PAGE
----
Richmond’s Community Spaces
Read More: Gayborhood
The announcement earlier this year about the impending sale and potential relocation of the Gay Community Center of Richmond highlights an integral part in a gayborhood’s definition, development, and community. Public gathering spaces like community centers are an integral part of creating a community. There are a variety of other spaces like parks, plazas, streets, Monument’s grass median, etc that provide space for public gatherings.
Architect Teddy Cruz proposes that “rather than measure density by the number of dwellings or residents per square block, we measure it by the number of interactions—the more the better.” Community centers are an integral part of interactions as they are an indoor space for the community to gather, socialize, plan, party, argue, exhibit art, educate, etc. These community spaces are accessible to anyone and (typically) outside of capitalist driven programs like stores, restaurants, cafes, etc.
Having a queer-themed community center inside Richmond’s gayborhood would be a fundamental component, as it becomes a space for gathering, organizing, politicizing, and interaction. Hopefully, the Board of the GCCR will study their proposed move so that is will benefit the city’s LGBT community.
The city of Richmond has a history of proposed, successful, and failed queer spaces. One ongoing success is the Flying Brick in the Organ Hill neighborhood. The Flying Brick prides itself as a lending library and community space with a radically inclusive vision. Its library presents a far-reaching collection of queer work and presents an opportunity for the LGBT community to educate itself.
Another anarchist queer space includes the Wingnut Collective . They host a variety of social events, workshops, programs and campaigns across the city. ROSMY is another non-profit center that provides programing space for education, socializing, and events. ROSMY’s work is important because a community needs to nurture its future.
There have been a series of failed queer community spaces like the Richmond Queer Space Project. However, the RQSP might not be listed as a typical failure because it did serve its purpose. It created space, activities, and energy around and for queer liberation. Does permanence equate to success?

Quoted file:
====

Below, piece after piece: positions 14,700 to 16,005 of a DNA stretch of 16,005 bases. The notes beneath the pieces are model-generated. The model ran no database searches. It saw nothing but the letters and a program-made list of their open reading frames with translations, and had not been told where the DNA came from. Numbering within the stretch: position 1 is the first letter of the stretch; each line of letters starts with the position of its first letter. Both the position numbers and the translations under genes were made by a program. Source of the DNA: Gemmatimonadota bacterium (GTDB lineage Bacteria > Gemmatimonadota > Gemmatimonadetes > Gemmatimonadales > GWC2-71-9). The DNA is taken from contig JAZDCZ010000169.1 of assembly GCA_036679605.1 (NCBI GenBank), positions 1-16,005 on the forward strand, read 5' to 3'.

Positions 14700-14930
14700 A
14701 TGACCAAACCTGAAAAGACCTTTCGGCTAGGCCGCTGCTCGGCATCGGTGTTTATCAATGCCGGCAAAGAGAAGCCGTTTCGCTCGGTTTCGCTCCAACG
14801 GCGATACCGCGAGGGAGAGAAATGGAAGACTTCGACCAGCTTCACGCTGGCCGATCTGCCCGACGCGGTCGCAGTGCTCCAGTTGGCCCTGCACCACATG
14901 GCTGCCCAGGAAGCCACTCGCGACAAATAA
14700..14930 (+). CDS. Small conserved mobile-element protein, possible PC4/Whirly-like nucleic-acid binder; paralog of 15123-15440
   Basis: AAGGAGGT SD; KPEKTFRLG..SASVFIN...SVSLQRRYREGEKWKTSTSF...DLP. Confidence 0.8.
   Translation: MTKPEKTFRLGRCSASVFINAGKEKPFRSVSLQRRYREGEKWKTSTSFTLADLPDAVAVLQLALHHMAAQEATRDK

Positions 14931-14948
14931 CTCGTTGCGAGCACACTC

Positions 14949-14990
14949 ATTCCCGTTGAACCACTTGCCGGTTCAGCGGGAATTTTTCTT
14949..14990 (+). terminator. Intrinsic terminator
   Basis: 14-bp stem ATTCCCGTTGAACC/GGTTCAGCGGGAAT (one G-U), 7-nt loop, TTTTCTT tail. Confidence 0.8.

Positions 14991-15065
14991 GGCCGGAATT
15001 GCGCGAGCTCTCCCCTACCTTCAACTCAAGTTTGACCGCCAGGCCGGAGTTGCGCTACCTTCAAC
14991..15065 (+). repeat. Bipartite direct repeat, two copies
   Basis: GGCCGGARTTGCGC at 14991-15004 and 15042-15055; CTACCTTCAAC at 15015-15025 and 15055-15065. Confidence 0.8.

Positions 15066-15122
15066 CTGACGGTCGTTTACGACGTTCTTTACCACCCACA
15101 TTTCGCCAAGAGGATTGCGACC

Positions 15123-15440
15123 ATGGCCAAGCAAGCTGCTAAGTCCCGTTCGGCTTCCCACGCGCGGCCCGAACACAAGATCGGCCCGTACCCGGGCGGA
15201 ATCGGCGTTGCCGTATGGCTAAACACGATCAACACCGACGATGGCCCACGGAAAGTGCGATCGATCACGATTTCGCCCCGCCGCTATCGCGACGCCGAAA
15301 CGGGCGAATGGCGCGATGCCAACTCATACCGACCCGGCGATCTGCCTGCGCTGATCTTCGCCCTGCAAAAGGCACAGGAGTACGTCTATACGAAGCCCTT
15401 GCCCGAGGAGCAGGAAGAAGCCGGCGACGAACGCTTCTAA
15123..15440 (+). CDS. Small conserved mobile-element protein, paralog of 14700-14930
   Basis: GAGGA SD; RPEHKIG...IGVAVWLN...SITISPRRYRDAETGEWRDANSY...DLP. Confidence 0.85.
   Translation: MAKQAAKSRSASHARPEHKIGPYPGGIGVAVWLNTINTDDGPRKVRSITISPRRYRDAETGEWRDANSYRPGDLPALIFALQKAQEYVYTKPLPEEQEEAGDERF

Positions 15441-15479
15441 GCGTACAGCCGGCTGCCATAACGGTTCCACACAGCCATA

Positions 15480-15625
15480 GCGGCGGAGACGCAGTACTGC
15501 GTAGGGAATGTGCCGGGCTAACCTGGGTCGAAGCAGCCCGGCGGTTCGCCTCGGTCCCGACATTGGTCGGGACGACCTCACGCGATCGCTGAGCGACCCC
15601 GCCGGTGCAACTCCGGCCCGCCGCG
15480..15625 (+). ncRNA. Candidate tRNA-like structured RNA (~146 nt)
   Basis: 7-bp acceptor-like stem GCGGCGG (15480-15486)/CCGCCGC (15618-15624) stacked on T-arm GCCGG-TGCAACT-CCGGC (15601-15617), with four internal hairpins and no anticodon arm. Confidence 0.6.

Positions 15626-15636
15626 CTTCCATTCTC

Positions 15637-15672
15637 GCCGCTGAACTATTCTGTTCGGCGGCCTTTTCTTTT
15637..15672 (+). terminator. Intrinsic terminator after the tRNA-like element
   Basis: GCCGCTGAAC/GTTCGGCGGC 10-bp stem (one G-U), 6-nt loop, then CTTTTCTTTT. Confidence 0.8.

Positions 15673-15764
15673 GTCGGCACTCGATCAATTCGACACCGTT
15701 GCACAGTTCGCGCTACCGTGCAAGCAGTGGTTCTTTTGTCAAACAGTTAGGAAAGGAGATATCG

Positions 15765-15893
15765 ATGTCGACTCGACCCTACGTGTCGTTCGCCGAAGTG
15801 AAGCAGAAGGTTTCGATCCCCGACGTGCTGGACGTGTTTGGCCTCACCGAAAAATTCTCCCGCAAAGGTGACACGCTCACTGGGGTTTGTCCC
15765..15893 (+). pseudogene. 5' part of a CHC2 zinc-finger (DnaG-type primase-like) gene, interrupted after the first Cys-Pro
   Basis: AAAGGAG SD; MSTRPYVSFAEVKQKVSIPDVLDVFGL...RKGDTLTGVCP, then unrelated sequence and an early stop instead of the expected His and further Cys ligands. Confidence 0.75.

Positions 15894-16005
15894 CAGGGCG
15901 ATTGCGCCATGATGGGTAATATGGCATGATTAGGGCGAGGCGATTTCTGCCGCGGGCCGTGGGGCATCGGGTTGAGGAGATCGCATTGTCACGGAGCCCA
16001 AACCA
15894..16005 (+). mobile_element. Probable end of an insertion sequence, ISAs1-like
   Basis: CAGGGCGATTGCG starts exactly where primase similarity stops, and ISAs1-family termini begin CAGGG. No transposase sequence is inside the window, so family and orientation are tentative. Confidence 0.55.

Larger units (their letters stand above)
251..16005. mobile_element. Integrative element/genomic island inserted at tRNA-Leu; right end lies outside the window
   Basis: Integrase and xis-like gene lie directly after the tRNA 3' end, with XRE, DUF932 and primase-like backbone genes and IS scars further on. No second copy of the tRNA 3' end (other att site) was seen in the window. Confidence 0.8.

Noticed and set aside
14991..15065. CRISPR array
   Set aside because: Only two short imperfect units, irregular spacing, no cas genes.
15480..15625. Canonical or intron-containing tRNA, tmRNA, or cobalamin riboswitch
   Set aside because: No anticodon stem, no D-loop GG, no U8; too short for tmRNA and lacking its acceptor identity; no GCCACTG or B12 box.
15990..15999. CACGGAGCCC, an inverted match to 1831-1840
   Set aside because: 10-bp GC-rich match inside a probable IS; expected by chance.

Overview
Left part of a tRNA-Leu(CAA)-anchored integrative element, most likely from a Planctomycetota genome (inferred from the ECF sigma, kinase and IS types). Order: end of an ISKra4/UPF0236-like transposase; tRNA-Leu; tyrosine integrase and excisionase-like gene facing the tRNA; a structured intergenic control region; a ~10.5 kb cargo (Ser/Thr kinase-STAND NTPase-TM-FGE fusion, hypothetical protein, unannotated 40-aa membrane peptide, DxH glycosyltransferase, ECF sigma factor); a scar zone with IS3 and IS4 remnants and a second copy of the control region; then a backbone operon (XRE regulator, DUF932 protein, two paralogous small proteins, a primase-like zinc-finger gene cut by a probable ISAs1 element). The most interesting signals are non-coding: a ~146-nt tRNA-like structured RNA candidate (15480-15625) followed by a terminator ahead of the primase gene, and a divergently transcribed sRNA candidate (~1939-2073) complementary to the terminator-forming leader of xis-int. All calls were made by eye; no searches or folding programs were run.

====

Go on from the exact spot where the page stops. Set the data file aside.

Other centers of public gathering are parks, community gardens, plazas, and other outdoor spaces. The spaces become centers of protest, relaxation, meditation, sports, play,love, or political organizing. The outdoor spaces encourage connection and relationships with the environment.
An outdoor space for a gayborhood would be essential as it can become a community’s focal point like the fountain in DC’s Dupont Circle.
As Richmond’s queer community develops, it will need to decide how it will handle its public spaces. We must ensure that our streets, sidewalks, and parks remain open and free unlike the fake city-scapes of Short Pump.
The Gay Community Center of Richmond’s future placement and reorganization presents new opportunities, futures, and space for our community. We must remain engaged with their ongoing discussions and focus groups.
We also must remain vigilant and use our current public venues like Monroe Park. Occupy Richmond’s utilization of our parks and their eviction presents an important spring board for dialogue. Our public spaces must remain free as they are places for politics, life, love, socialize, and whatever you imagine; Rebecca Solnit once states that “The magic of the street is the mingling of the errand and the epiphany.” How will we create our own magical spaces?
For more info about gayborhood research in Richmond, visit RVA Queerlandia on Tumblr.
Jon Henry comes from the small town of Washington, Virginia. Xe finished xes degree at the University of Richmond and was named GayRVA.com's Out.Spoken. Richmonder of the Year for 2011. When not in class, xe is either in the studio or rabble rousing with other queer activists. Follow xem on Twitter.
It’s that season again, gays. Pride season. Otherwise known as a couple months of having the embers of my insecurity stoked, fanned and turned into a roaring flame. I’ve noticed this…’trend’ every time Pride season comes around. I get incredibly depressed. Like stay in bed all day, don’t eat, don’t drink anything, straight up depressed [...]June 12, 2014
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